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OIL MARKET WEEK AHEAD: New Shipping Fuel Regulations to Hit Oil Markets from January 1

Whether the slight shift in the trade balance between the US and China over the last few months represents a sustainable long-term trend remains to be seen, but what is definite is that in September, the US - for the first time - exported more oil than it imported. These exports are contributing to an expected increase in global oil inventories likely to be the most pronounced in the first half of next year.

The US Energy Information Agency (EIA) expects Brent crude prices to be on average $3 cheaper next year at $61/bbl, and WTI prices to be on average $5.5/bbl below Brent crude prices:

When

What

Why is it important

Monday 16 Dec

OPEC Monthly oil market report

Insight into the oil output changes from OPEC members

Monday 16 Dec

US manufacturing PMI

Still in expansion territory, last at 52.4

Monday 16 Dec

US housing market index

Last at 70

Tuesday 17 Dec

EU trade balance

Trade data with China of particular interest

Tuesday 17 Dec

US housing starts

Health of the US construction industry

Tuesday 17 Dec

US industrial production

Taking the pulse of US industry, last up 0.8%

Tuesday 17 Dec

US capacity utilization

Look out for oil industry utilization rates

Tuesday 17 Dec

API weekly crude oil stocks

For the week ending Dec 13

Wednesday 18 Dec

ECB’s Lagarde speech

Ms Lagarde set out her rate policy on Thursday but any new comments about the health of the Eurozone could move markets

Wednesday 18 Dec

Germany IFO business climate

Expectations for German business

Wednesday 18 Dec

EIA crude oil stocks

Last at 0.822m

Wednesday 18 Dec

CFTC commitment of oil traders

CFTC publishes the report early this week. It is normally released on Fridays.

Thursday 19 Dec

US initial jobless claims

Insight into the state of the US job market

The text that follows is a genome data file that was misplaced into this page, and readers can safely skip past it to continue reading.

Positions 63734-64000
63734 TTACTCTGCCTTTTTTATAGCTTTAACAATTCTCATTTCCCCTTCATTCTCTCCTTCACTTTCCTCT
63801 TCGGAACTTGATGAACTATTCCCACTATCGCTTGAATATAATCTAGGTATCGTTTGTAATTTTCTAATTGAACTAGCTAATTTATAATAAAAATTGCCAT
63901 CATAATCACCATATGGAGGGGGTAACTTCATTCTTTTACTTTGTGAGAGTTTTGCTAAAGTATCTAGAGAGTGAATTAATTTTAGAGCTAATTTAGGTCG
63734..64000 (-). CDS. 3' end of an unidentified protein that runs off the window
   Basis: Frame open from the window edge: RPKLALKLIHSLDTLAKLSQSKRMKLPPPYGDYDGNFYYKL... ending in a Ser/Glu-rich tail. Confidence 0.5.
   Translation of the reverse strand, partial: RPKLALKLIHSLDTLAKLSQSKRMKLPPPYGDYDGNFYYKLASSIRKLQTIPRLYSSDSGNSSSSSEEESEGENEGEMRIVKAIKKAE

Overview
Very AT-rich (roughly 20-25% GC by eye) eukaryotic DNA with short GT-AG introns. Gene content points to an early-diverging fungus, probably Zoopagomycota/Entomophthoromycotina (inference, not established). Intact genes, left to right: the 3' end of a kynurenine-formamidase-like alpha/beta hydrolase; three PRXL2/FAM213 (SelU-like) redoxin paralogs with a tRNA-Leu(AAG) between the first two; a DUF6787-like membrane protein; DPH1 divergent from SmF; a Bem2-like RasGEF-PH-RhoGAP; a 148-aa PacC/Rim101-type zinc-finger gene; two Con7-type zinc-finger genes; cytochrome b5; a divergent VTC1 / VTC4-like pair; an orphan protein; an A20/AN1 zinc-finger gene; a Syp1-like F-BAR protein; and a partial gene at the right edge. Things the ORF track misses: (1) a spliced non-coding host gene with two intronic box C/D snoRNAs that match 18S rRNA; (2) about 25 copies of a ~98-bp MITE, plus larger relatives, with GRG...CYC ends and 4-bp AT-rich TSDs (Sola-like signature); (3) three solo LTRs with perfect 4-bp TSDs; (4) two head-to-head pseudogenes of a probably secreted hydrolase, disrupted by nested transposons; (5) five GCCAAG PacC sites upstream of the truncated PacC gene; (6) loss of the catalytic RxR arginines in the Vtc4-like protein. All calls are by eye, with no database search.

Thursday 19 Dec

US Philadelphia Fed manufacturing survey

Indicator of manufacturing sector trends

Friday 20 Dec

China interest rate decision

Rates currently at 4.15%

Pollution rule expected to affect US refinery runs

From the start of next year, new rules brought in by the International Maritime Organization will restrict the amount of sulphur in marine fuel oil in ships and tankers from 3.5% to 0.5%. Some ships will make smaller adjustments to avoid paying for the new type of fuel, but only about 30% of the ships will be able to do that while the rest of the vessels at sea will have little option but to switch fuels.

Even with shippers attempting to avoid compliance for as long as possible, global refineries will start to increase their refinery runs to upgrade as much of their high-sulphur heavy fuel into low-sulphur distillate fuel compliant with the new requirements as possible. The knock-on effect on crude oil prices will come from higher refinery utilization rates, which typically tend to dampen oil prices. According to the US EIA, US refineries are expected to increase their refinery runs by 3% by next year to a record level of 17.5 million b/d. This would boost refinery utilization rates to an average of 93% in 2020.


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